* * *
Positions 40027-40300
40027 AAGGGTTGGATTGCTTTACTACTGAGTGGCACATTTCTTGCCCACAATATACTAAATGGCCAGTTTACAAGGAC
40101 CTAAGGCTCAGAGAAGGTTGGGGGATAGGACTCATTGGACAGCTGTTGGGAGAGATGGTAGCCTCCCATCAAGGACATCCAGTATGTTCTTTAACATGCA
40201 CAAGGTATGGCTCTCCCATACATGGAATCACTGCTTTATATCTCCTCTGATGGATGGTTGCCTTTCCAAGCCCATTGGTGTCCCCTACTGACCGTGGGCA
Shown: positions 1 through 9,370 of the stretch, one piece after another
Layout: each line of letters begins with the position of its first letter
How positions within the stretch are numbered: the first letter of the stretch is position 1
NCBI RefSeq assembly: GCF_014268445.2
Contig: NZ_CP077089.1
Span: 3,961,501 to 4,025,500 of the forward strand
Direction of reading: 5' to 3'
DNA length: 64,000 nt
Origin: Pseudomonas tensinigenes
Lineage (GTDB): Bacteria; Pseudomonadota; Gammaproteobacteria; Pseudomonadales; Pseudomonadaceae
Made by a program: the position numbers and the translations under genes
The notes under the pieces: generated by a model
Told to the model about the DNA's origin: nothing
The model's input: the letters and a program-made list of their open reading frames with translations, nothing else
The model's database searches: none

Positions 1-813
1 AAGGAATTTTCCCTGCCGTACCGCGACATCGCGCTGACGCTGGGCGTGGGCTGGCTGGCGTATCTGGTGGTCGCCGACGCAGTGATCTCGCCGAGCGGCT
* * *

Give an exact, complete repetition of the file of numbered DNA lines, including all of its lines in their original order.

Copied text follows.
Positions 40027-40300
40027 AAGGGTTGGATTGCTTTACTACTGAGTGGCACATTTCTTGCCCACAATATACTAAATGGCCAGTTTACAAGGAC
40101 CTAAGGCTCAGAGAAGGTTGGGGGATAGGACTCATTGGACAGCTGTTGGGAGAGATGGTAGCCTCCCATCAAGGACATCCAGTATGTTCTTTAACATGCA
40201 CAAGGTATGGCTCTCCCATACATGGAATCACTGCTTTATATCTCCTCTGATGGATGGTTGCCTTTCCAAGCCCATTGGTGTCCCCTACTGACCGTGGGCA
Shown: positions 1 through 9,370 of the stretch, one piece after another
Layout: each line of letters begins with the position of its first letter
How positions within the stretch are numbered: the first letter of the stretch is position 1
NCBI RefSeq assembly: GCF_014268445.2
Contig: NZ_CP077089.1
Span: 3,961,501 to 4,025,500 of the forward strand
Direction of reading: 5' to 3'
DNA length: 64,000 nt
Origin: Pseudomonas tensinigenes
Lineage (GTDB): Bacteria; Pseudomonadota; Gammaproteobacteria; Pseudomonadales; Pseudomonadaceae
Made by a program: the position numbers and the translations under genes
The notes under the pieces: generated by a model
Told to the model about the DNA's origin: nothing
The model's input: the letters and a program-made list of their open reading frames with translations, nothing else
The model's database searches: none

Positions 1-813
1 AAGGAATTTTCCCTGCCGTACCGCGACATCGCGCTGACGCTGGGCGTGGGCTGGCTGGCGTATCTGGTGGTCGCCGACGCAGTGATCTCGCCGAGCGGCT